A DARK cloud hangs over the parish of Murroe-Boher following the passing of Pat Tobin over the weekend.
He was laid to rest on Wednesday following a long illness, bravely borne. Few fathers can say they have four sons who played hurling for their county – Kevin, Patrick, William and Sean – but Pat was not one to boast.
“He loved Margaret and the family – he lived for them, the GAA and driving his bus,” said Pat O’Connell, a great friend and neighbour.
Pat worked for Bus Eireann for decades and drove a number of routes. Popular with colleagues and passengers alike, Pat even received a safety award.
Pat was understandably proud of his sons and their success for club and county.
“He was a brilliant GAA man. I remember talking to him in Semple Stadium after Kevin, I think, was on the under-21 team. There was tears of joy running down his face. He managed the Murroe-Boher under 14s to both hurling and football county success. He was a selector on the u21 team as well,” said Mr O’Connell.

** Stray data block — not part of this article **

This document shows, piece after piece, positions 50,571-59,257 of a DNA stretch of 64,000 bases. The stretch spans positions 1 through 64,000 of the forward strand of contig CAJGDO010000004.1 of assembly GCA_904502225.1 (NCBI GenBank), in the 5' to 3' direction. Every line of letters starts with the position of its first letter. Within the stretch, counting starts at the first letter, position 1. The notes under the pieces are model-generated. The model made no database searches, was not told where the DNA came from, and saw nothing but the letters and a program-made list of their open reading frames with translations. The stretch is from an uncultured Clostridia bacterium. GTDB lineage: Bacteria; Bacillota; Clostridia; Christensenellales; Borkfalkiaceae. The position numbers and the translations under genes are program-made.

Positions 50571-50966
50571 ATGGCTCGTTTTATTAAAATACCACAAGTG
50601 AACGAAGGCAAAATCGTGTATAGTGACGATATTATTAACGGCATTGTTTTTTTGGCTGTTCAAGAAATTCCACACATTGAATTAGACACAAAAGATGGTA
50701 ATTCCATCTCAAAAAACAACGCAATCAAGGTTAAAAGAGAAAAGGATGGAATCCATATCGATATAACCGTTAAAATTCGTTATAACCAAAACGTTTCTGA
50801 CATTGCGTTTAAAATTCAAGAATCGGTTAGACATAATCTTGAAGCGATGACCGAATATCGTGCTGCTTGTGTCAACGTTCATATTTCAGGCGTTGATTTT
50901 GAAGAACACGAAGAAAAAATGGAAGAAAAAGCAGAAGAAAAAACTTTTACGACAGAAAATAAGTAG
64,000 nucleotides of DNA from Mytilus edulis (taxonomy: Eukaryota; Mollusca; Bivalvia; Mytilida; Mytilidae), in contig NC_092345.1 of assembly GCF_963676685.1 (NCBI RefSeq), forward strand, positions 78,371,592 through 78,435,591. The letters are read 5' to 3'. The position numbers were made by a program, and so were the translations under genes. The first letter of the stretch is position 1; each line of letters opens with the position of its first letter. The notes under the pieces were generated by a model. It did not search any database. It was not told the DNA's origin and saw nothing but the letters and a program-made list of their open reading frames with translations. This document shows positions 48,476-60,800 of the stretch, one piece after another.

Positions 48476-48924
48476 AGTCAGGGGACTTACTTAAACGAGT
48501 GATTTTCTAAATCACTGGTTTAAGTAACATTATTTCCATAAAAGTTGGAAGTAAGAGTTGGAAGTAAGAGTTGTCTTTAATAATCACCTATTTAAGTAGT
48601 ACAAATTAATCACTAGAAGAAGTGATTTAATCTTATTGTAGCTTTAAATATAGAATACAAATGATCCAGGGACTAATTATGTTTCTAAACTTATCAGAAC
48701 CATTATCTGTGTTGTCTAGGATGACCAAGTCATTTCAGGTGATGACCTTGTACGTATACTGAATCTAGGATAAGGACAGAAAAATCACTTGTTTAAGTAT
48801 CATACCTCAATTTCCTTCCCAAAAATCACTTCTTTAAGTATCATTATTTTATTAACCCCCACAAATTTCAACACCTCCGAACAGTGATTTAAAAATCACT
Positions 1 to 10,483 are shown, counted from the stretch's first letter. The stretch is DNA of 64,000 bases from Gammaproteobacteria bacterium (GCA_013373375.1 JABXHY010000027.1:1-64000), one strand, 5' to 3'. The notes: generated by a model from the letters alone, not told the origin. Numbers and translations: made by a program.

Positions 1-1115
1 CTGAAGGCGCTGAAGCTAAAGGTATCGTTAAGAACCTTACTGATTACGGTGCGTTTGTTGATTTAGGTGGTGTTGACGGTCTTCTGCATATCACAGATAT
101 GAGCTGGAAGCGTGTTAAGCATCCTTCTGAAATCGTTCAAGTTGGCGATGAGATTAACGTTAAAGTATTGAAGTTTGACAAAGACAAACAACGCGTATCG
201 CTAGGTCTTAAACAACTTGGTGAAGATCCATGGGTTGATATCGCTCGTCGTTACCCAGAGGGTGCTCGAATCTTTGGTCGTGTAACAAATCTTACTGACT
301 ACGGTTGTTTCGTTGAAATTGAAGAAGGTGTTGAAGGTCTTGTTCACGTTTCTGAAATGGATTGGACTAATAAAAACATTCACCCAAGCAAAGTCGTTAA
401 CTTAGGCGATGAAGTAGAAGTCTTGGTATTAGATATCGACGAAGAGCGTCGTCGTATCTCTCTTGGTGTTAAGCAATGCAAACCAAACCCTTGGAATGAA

Born and raised in Rathbane, Pat played with Old Christians in his younger days.
“Seemingly if you came off the field after marking Pat Tobin you would know you were after having a tussle with somebody,” said Mr O’Connell. When Pat bought a site in Bohergar, Boher, he joined Murroe Boher GAA Club, where his offspring would later star.
Mr O’Connell had a great three hour chat with Pat in Milford Care Centre on Friday night. He then rang him on Saturday to tell him that his nephew, Brian O’Connell, had picked up the ride on Lord Windermere in the Grand National. Pat said he would put a few pound on him. “I’m thrilled that I was talking to him on Saturday. He was pure salt of the earth and so are all the family. He was the first one I would go to if I needed help and vice-versa. He was a pure gentleman. I miss him,” said Mr O’Connell. As does everyone who had the pleasure of knowing him.
Pat Donnelly worked with Pat for close on 30 years in Bus Eireann.
“He was a great character, had a great wit and had a lovely way about him. From talking to the fellows who worked with him there is a lot of sadness around, he will be missed terribly. He would have been on all the routes and was very popular with passengers,” said Mr Donnelly. However, it was well-known that there was one route that Pat didn’t like and that was the road to Dublin. Mr Donnelly remembers the slagging fondly.
To show the respect he was held in - Bus Eireann and Murroe-Boher GAA Club gave guards of honour.
Fr Tom Ryan called Pat “an absolute gentleman”.
“He was a straight-forward, honest, principled man. He was a good Christian man who had his priorities right - he was a wonderful family man,” said Fr Ryan. May he rest in peace.